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IVES 9 IVES Conference Series 9 Yield formation and grape composition: more than meets the eye 

Yield formation and grape composition: more than meets the eye 

Abstract

Fruit quality in grapes is not well defined but is often depicted as correlating inversely with crop yield. Both fruit yield and composition, however, are made from distinct components that interact in complex ways. Reproductive growth of grapevines extends over two growing seasons. Inflorescences initiated in buds during the previous year differentiate flowers and set and develop berries during the harvest year. Compensation mechanisms ensure that changing one yield component typically results in a less than proportional change in yield. For example, reducing the number of berries per vine may increase berry size. Nevertheless, warm temperatures and ample water during budbreak or bloom will increase both the number and size of berries, and increase or decrease berry sugar while decreasing acidity. Moreover, the time of fruit set and the number of seeds, rather than yield, may drive the time of ripening onset. By that time, berry size is effectively predetermined and can no longer be manipulated by cultural practices. Ripening starts with berry softening and is followed by sugar accumulation, acid breakdown and, finally, anthocyanin accumulation in dark-skinned grapes. Like yield components, these processes can be modified by altering the size and density of the canopy, which changes the fruit-zone microclimate. Unlike vegetative and reproductive growth, fruit composition is much more responsive to temperature than to water supply. This presentation will give an overview of yield formation and grape ripening, and discuss some key environmental and viticultural factors that lead to differences in harvest yield and fruit composition.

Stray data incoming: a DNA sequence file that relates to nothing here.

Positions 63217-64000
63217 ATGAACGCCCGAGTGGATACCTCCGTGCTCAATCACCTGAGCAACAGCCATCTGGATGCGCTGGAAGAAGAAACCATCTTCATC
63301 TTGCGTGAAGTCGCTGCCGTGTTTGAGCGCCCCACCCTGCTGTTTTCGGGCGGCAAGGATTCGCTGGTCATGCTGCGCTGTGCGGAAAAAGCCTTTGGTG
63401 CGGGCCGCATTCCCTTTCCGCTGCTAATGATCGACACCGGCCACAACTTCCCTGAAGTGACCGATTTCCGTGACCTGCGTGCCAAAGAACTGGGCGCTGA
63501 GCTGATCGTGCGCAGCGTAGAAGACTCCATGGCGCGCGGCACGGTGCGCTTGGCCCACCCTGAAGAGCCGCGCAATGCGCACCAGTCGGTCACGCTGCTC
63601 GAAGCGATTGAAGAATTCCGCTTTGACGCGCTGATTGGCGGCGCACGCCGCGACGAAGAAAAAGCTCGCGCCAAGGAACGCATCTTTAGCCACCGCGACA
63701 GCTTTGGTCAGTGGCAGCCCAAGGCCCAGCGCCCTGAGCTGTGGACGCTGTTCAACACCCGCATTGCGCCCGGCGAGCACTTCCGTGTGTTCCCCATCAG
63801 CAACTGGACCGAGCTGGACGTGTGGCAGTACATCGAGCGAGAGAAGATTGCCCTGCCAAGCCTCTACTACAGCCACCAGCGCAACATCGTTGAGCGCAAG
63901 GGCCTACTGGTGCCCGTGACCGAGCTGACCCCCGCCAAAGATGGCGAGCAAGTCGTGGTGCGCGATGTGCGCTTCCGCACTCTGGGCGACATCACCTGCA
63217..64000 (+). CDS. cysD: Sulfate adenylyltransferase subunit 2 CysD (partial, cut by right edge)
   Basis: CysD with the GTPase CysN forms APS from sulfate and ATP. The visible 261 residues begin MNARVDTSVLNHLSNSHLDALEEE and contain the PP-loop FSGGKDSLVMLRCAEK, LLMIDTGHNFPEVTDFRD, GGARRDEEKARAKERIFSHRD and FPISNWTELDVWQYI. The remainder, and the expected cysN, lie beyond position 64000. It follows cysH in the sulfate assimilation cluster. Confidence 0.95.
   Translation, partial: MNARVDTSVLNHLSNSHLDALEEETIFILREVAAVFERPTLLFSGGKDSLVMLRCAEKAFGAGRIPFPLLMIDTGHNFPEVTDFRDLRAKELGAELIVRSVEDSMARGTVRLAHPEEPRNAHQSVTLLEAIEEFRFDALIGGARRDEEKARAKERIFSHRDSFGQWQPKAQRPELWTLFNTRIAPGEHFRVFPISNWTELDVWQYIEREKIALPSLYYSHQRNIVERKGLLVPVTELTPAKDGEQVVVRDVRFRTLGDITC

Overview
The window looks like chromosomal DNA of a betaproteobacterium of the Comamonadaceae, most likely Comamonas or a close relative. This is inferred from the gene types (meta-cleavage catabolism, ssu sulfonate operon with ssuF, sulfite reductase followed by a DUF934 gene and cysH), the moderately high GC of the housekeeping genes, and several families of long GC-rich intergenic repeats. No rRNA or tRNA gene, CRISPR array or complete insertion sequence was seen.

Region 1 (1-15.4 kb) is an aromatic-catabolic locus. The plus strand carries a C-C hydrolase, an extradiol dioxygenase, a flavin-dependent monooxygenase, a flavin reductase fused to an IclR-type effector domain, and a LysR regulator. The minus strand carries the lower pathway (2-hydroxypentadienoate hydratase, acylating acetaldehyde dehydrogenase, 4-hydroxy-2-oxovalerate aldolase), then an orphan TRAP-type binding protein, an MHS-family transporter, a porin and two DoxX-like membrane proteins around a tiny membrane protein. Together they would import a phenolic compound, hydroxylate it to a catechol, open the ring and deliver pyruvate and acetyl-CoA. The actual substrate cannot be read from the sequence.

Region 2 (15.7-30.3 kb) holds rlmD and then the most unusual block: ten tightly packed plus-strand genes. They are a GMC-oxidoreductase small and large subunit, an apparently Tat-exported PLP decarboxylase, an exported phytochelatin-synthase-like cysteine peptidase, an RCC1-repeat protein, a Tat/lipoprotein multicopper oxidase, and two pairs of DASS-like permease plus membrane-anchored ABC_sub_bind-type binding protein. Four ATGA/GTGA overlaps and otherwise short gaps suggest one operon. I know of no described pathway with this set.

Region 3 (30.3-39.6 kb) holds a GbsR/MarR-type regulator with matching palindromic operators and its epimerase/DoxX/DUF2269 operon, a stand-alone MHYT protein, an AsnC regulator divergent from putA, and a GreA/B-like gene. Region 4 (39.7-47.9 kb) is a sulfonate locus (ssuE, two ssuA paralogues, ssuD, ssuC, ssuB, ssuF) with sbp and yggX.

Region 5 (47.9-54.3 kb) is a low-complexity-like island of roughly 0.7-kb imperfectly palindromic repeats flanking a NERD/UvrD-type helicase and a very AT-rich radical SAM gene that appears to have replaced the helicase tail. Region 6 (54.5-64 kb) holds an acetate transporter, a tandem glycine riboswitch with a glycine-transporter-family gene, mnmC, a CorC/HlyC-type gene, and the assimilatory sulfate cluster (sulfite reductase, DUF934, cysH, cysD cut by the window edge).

DOI:

Publication date: June 13, 2024

Issue: Open GPB 2024

Type: Article

Authors

Markus Keller1*
1 Washington State University, Irrigated Agriculture Research and Extension Center, Prosser, WA 99350, USA

Contact the author*

Keywords

grapevine, yield components, water stress, temperature, Vitis

Tags

IVES Conference Series | Open GPB | Open GPB 2024

Citation

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